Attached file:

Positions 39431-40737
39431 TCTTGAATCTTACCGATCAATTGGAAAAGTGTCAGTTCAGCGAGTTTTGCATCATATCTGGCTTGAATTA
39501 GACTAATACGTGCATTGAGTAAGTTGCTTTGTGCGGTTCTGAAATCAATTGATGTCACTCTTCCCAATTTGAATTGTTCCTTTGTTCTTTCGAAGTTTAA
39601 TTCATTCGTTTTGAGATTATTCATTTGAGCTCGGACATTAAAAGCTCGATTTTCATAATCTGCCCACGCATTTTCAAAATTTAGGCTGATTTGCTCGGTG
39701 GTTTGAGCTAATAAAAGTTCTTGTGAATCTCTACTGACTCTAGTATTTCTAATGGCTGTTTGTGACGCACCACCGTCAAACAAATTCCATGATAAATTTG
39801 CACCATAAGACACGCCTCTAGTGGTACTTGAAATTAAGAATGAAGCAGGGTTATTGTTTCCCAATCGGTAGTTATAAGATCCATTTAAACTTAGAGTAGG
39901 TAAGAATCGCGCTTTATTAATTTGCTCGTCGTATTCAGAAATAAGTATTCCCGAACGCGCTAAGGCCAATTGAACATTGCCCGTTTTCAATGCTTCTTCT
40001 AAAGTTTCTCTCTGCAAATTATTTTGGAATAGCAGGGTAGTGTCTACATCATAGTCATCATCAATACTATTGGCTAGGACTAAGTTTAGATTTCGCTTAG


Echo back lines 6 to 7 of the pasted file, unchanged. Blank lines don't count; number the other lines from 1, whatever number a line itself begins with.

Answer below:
39801 CACCATAAGACACGCCTCTAGTGGTACTTGAAATTAAGAATGAAGCAGGGTTATTGTTTCCCAATCGGTAGTTATAAGATCCATTTAAACTTAGAGTAGG
39901 TAAGAATCGCGCTTTATTAATTTGCTCGTCGTATTCAGAAATAAGTATTCCCGAACGCGCTAAGGCCAATTGAACATTGCCCGTTTTCAATGCTTCTTCT